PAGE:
• Drama at the South Pole

    A few eyebrows will have been raised at reports that the Prime Minister intended to take a personal bodyguard with him on a helicopter flight from Scott Base to the South Pole, for fear that an assassin might be lurking when he got there. But there is more to the story than meets the eye.

    On the day that the announcement was made, a select few trusted journalists were invited to a secret briefing given by the Controller and Overall Boss of the Prime Minister’s Personal Security Department – at a time of across-the-board cutbacks, the only government department to have escaped the axe and to have trebled in size. The Controller, known only as “Q” (though some of those in the know are confident that he is really Jonathan Coleman, the Minister for Defence), spoke from behind a screen.

    “Very few realise the scale of the operation now needed to ensure the Prime Minister’s safety,” Q began. “The Prime Minister’s security needs are now so pressing that 70% of this country’s defence effort must be committed to the task if those needs are to be met. And, when a crisis is imminent, it is literally all hands on deck.”

    “Our first indication that something was afoot was the Prime Minister’s fainting fit in the Christchurch restaurant. Our suspicion immediately fell on the red wine that the PM was enjoying that evening. We feared that the enemy had found a way of getting to the wine and lacing it with poison. When tested, it tasted a bit odd, but in the end there was nothing wrong with it, other than it was corked – it was just that the PM hadn’t noticed.

    We then suspected that he may have been struck by a poisoned dart. We were keen to have the PM undergo a full body search, to see if we could find any puncture marks, but unfortunately the PM declined unless we could get Liz Hurley to conduct the search. She was, however, otherwise engaged.

    The episode was enough, however, to put us on full multi-coloured alert. The general public would be amazed to know the extent of the precautions we are compelled to take in such circumstances. When, for example, the PM’s wife, Bronagh, goes to board the helicopter with him, we will intercept her and ensure that she has a DNA test to make sure that she is who she says she is – it’s frightening what skilled plastic surgeons can do these days and the PM might easily be fooled by a skilled impostor. And when the target is a major world figure like the PM, you can’t be too careful.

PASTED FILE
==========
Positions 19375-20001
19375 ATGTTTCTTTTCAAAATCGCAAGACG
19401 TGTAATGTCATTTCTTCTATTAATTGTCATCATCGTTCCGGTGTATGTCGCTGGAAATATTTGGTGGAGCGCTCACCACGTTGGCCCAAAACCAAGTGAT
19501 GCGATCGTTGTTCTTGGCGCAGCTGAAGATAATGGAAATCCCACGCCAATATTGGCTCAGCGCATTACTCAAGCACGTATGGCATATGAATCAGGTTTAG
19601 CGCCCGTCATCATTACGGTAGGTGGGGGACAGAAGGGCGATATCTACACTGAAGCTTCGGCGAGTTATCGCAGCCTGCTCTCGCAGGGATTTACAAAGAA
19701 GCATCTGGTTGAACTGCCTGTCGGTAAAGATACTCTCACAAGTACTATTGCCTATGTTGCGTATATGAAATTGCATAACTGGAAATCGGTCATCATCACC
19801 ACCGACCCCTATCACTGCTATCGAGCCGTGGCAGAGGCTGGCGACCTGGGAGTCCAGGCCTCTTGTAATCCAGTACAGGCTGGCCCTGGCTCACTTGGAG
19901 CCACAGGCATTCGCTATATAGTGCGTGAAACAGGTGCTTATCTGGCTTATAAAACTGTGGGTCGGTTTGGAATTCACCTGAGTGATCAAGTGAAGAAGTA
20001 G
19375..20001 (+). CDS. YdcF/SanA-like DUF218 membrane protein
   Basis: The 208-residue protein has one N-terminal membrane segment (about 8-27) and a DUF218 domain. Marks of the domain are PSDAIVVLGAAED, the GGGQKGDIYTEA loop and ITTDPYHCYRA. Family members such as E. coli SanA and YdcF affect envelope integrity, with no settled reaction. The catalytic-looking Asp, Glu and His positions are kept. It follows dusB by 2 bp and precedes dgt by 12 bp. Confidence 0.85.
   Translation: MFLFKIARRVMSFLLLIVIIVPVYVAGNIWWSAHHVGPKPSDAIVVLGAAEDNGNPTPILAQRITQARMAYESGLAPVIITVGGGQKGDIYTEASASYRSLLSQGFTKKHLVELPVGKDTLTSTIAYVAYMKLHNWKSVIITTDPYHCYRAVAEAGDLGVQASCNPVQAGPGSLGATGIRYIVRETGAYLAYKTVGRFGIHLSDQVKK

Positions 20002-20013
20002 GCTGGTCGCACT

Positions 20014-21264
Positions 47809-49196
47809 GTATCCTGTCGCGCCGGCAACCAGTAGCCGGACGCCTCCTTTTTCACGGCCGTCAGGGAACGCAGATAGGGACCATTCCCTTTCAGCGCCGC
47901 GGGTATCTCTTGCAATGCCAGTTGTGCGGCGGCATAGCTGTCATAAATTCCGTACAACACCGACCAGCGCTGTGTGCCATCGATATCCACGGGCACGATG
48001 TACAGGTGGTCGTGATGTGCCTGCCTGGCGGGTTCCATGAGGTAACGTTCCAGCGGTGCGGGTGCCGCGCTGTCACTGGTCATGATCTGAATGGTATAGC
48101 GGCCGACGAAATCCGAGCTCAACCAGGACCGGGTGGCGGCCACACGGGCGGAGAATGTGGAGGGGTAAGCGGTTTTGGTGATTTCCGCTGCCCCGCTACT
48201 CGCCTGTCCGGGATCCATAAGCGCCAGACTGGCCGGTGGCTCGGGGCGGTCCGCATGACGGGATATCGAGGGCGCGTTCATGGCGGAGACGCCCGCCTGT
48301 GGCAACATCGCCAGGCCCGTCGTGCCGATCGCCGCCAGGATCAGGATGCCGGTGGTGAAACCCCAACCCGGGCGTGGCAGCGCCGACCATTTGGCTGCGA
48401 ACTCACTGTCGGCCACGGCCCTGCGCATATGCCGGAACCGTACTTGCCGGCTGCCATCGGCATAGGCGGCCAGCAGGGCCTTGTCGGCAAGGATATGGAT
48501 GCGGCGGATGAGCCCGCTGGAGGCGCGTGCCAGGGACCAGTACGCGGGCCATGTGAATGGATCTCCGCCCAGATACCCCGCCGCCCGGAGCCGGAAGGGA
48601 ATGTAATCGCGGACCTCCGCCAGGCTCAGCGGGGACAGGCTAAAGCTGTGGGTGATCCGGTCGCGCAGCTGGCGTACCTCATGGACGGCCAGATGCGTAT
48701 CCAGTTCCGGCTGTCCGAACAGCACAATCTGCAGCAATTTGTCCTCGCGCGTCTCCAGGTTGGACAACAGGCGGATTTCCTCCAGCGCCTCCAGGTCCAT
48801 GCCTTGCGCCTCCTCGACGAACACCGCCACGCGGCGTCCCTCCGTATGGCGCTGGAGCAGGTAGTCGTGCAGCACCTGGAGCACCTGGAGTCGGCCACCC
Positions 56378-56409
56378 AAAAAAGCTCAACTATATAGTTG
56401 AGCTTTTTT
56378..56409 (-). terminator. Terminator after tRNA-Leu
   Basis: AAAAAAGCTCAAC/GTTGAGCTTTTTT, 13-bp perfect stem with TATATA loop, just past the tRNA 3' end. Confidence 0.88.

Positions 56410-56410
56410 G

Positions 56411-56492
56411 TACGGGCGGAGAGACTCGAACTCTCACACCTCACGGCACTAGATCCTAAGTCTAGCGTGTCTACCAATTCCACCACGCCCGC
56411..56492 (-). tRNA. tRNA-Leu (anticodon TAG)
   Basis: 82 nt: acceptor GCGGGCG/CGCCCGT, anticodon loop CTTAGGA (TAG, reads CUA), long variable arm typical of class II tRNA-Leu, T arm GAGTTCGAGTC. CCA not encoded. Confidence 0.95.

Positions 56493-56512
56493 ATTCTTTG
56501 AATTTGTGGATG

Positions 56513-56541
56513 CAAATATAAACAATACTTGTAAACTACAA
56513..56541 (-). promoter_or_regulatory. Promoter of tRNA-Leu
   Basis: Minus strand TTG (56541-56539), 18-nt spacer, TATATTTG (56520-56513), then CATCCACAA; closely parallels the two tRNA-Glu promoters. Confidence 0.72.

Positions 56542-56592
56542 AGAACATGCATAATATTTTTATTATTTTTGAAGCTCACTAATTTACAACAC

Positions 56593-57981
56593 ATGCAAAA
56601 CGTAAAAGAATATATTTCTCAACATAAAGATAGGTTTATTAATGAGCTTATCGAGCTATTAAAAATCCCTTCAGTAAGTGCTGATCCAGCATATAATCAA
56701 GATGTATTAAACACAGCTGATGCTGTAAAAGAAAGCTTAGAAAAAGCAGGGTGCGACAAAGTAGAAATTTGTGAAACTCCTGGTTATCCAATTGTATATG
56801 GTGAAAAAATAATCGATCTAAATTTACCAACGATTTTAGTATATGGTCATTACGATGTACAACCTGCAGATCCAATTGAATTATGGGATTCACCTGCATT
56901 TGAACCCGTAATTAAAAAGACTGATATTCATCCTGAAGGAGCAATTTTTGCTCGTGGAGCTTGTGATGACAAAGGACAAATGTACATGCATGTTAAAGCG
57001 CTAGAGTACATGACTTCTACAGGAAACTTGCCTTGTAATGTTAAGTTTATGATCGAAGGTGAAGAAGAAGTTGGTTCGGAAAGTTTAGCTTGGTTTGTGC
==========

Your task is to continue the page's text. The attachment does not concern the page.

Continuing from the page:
The real cause for concern, though, was the intelligence reports we had received from our security services, courtesy of our friends in the CIA. They had picked up a well-founded report from one of their best informants on the “other side” that a well-known polar explorer had been “turned” and – following an epic journey across the frozen continent to the South Pole – was already in waiting, armed and dangerous, hidden under an ice floe at the foot of the Pole and disguised as a polar bear.”

    At this point, it is fair to say, there was a murmur from the back of the room. “But there aren’t any polar bears at the South Pole!” someone said. All eyes turned to the interjector.

    Q sounded a little discomforted but quickly regained his composure. He was not amused. “It shows how little you understand about these operations. The element of surprise was of course essential to the audacious plan. The unexpected was the key. It was intended that the PM would be so surprised at meeting a polar bear at the South Pole, or indeed anywhere, that he would fall back into default mode. It’s easy to imagine that the PM might, for example, invite the impostor to do a spot of gangnam dancing or some such, thus making himself an easy target for a lethal assault.”

    “Or ridicule,” someone murmured.

    “The PM, after all, is not entirely ignorant of the natural world,” Q continued, “and well understands from the films he has seen on the Antarctic that animals there – penguins and suchlike – have happy feet and enjoy dancing.

    We are confident that, having rumbled the plan, we are now on top of the situation. We believe we have foiled this dastardly plot. Any polar bear, whether real or in fancy dress, presenting itself to the PM at the South Pole can expect the full force of New Zealand military might to be brought to bear. The PM, I can assure you, is in safe hands.”

    Q cleared his throat, something Jonathan Coleman could perhaps do more often. “That’s it gentlemen,” he said. “I’m sure I can rely on your discretion. I leave it to you to decide how best to get across to the New Zealand public just how seriously we take these challenges.”

    Bryan Gould

    19 January 2013